A new optical microscopy technique that is able to unravel – in real time – the role of “oxidative stress” in injured and healthy nervous systems has been developed by scientists at the University of Munich and Ludwig-Maximilians University, both in German.
In the human body, reactive oxygen species are important to the intracellular signaling molecules, but the way they act and move is complex at best. Researchers explain that in low concentrations these reactive oxygen species regulate key cellular function and behavior. In high concentrations they cause oxidative stress and this can damage membranes, DNA and organs. To understand how these species work and to determine ways to record the oxidation states of the individual mitochondria, an optical microscopy technique has developed. The science and the motivation behind the new technology was explained by one of the scientists who was quoted as saying, “Redox signals have important physiological functions, but can also cause damage, for example when present in high concentrations around immune cells.” The scientists, as part of the study, researched evidence that the oxidative damage of mitochondria could contribute and lead to inflammatory diseases including multiple sclerosis.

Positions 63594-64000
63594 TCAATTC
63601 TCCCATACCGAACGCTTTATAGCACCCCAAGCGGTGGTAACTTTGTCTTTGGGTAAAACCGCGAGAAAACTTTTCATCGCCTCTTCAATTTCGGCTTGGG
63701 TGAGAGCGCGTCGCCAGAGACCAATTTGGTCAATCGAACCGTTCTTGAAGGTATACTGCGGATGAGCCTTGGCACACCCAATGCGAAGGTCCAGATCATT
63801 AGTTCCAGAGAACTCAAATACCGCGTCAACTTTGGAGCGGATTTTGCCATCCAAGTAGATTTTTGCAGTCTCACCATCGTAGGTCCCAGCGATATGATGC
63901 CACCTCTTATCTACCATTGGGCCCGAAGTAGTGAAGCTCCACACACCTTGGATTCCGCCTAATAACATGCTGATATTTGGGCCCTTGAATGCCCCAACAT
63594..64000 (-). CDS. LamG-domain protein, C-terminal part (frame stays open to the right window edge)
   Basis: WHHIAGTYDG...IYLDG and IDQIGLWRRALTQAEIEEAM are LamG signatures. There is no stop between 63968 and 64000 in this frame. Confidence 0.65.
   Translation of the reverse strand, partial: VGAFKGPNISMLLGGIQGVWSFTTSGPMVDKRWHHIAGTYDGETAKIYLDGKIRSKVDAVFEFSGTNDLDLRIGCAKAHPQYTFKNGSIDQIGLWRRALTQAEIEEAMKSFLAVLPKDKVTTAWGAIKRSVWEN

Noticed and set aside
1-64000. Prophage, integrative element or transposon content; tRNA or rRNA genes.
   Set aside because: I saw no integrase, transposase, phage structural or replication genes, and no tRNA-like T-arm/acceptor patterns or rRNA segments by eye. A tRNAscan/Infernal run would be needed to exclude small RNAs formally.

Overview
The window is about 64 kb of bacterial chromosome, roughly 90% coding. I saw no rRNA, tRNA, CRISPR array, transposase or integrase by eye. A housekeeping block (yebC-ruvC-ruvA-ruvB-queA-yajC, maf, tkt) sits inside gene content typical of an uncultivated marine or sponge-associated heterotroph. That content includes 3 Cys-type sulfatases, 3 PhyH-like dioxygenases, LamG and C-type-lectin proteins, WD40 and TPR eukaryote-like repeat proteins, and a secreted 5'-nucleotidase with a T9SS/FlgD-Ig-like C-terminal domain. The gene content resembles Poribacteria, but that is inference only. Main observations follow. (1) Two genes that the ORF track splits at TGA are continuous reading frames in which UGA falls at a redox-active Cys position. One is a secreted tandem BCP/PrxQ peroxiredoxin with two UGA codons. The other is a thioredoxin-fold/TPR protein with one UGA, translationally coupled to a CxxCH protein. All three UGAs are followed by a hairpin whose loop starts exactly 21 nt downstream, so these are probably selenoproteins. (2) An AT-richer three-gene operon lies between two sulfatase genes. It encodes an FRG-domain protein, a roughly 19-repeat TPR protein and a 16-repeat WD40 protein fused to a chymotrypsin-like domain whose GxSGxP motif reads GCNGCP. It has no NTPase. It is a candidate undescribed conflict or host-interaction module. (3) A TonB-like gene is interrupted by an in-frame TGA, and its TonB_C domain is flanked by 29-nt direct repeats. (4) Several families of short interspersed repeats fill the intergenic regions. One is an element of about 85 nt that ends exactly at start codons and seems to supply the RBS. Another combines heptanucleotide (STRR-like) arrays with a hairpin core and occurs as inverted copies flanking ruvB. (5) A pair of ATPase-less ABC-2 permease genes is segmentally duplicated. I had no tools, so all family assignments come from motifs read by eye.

The scientists in the study, used “redox-sensitive variants of the green fluorescent protein (GFP) as visualization tools.” This allowed them to combine the dyes with biosensors and that allowed them to monitor redux signals along with mitochondrial calcium currents and monitor the changes in electrical potential.
It was discovered that the wave of oxidation of the mitochondria – that started at the site of the nerve damage – was passed through the fiber and an influx of calcium added to the mitochondria’s functional damage.
One of the most startling outcome was that the scientists found that “spontaneous contractions of mitochondria that are accompanied by a rapid shift in the redox state of the organelle” lead to irreversible damage to the nerve if the contractions are prolonged.
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